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close this bookElectrical Machines - Basic Vocational Knowledge (IBE - Deutschland; 144 pages)
View the documentIntroduction
Open this folder and view contents1. General information about electrical machines
Open this folder and view contents2. Basic principles
Open this folder and view contents3. Execution of rotating electrical machines
Open this folder and view contents4. Synchronous machines
Open this folder and view contents5. Asynchronous motors
Open this folder and view contents6. Direct current machines
close this folder7. Single-phase alternating current motors
close this folder7.1. Single-phase asynchronous motors (single-phase induction motors)
View the document7.1.1. Assembly and operating principle
View the document7.1.2. Operational behaviour
View the document7.1.3. Technical data
Open this folder and view contents7.2. Three-phase asynchronous motor in single-phase operation (capacitor motor)
View the document7.3. Split pole motors
Open this folder and view contents7.4. Single-phase commutator motors (universal motors)
Open this folder and view contents8. Transformer

7.1.1. Assembly and operating principle

The torque of a three-phase asynchronous motor (Cp. Section 5.2.1.) stems from an induction voltage generated in the rotating field of the rotor windings. This induction voltage yields rotor current I2:

M = C • Φ1• I2• cosφ2

Thus, torque only arises given a relative movement between the stator field and the rotor winding. Where the lead to a winding strand in a three-phase asynchronous motor is interrupted, the said motor runs single-phased. Consequently, no torque is forthcoming as long as there is no relative movement between the stator field and the conductor arrangement in the rotor.

The single-phase driven axynchronous motor develops a torque during operation, but not whilst idling; nor can it start off its own bat.

Asynchronous motors for single-phase operation exist wherever there is no three-phase connection, and are very much desired.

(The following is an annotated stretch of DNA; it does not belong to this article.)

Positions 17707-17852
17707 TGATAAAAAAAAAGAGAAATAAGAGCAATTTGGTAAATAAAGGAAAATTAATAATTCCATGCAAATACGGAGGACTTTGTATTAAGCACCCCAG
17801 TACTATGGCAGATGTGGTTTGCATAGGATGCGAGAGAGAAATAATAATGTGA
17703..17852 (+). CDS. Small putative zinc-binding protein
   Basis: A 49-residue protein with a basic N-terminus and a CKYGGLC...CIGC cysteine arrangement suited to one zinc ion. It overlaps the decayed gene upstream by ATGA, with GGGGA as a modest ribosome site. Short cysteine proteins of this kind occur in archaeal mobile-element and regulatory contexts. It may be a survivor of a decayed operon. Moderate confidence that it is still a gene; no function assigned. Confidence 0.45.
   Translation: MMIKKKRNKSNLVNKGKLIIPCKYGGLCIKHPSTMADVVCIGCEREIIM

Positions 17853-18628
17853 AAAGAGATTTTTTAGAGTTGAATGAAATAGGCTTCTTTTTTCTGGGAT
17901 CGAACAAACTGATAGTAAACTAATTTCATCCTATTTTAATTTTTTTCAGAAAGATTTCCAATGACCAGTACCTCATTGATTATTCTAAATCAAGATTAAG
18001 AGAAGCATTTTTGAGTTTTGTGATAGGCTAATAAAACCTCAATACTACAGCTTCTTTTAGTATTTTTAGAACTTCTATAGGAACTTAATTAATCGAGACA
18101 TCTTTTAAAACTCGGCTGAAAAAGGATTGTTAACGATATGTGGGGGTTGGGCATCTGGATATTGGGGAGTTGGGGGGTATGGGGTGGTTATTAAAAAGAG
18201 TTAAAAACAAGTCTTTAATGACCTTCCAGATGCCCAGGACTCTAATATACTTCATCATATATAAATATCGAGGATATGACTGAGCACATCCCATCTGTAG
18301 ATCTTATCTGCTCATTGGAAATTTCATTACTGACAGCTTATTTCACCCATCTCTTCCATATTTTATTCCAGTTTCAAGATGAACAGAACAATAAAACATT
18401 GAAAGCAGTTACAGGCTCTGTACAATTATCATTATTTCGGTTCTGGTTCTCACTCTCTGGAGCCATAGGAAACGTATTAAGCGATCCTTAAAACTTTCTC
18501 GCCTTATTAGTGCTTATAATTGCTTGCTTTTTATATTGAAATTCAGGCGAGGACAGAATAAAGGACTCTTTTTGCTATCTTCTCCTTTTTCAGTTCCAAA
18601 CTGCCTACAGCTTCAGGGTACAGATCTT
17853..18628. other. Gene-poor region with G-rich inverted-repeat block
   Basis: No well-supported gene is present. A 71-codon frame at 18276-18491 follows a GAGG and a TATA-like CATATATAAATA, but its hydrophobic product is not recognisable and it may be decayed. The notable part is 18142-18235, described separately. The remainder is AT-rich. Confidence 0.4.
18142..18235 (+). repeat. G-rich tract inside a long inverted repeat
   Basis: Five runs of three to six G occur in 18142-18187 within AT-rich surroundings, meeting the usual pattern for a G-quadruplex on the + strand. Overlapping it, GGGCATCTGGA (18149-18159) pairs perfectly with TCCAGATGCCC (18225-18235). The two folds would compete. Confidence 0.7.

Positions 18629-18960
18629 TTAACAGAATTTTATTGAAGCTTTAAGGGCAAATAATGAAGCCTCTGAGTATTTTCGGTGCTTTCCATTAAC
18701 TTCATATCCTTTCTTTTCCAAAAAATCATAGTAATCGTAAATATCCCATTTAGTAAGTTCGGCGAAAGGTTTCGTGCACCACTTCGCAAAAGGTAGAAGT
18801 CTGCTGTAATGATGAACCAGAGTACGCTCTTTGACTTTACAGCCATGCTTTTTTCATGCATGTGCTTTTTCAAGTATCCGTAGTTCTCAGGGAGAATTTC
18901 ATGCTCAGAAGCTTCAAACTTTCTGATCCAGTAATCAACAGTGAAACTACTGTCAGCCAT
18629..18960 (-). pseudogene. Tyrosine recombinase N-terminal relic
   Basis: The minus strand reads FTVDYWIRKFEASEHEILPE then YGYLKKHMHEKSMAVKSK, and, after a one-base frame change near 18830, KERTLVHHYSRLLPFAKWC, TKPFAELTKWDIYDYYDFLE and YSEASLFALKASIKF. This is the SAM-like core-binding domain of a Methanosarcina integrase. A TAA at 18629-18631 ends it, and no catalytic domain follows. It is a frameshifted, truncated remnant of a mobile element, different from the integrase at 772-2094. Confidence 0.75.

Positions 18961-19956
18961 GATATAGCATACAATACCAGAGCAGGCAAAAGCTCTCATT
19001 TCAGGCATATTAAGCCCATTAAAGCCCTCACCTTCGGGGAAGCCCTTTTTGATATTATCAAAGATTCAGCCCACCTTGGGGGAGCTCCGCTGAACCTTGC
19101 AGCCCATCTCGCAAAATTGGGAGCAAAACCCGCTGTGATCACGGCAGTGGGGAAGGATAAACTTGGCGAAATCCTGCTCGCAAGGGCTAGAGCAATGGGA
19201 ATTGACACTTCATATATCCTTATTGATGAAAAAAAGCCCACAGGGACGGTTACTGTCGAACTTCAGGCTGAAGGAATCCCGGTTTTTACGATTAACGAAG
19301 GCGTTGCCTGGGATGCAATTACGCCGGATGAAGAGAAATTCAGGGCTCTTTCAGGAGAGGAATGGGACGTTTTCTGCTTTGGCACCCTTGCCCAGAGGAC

However, such motors must be able to start themselves. Precondition is that a rotating field is created to replace the alternating field. This, however, is only possible if spatially positioned coils are saturated by temporally displaced currents.

Every single-phase asynchronous motor which is to start itself, must have two windings whereby the second spatially positioned winding must be saturated by a current which has been phase-displaced opposite the current of the first winding.

This second winding need only be switching on for starting and is characterised as auxiliary winding. The permanently switched on main winding covers some two thirds of the stator circumference whilst the auxiliary winding fills in the remaining part of the grooves in the lamella pack.

The single-phased asynchronous motor yields an ideal rotating field if the main and auxiliary windings are repositioned at 90 degrees and the phase displacement of the strand currents is also 90 degrees. Such operation can be virtually attained given single-phase feeding provided a capacitor is switched to the auxiliary winding. This capacitor must have a capacity in line with the rated load and desired starting behaviour.

Figure 113 - Single-phase motor with auxiliary winding and (1) starting capacitor CA, (2) operating capacitor CB, (3) starting and operating capacitor

1 Starting capacitor, 2 Operating capacitor

The rotor of the single-phase asynchronous motor generally has a squirrel cage.

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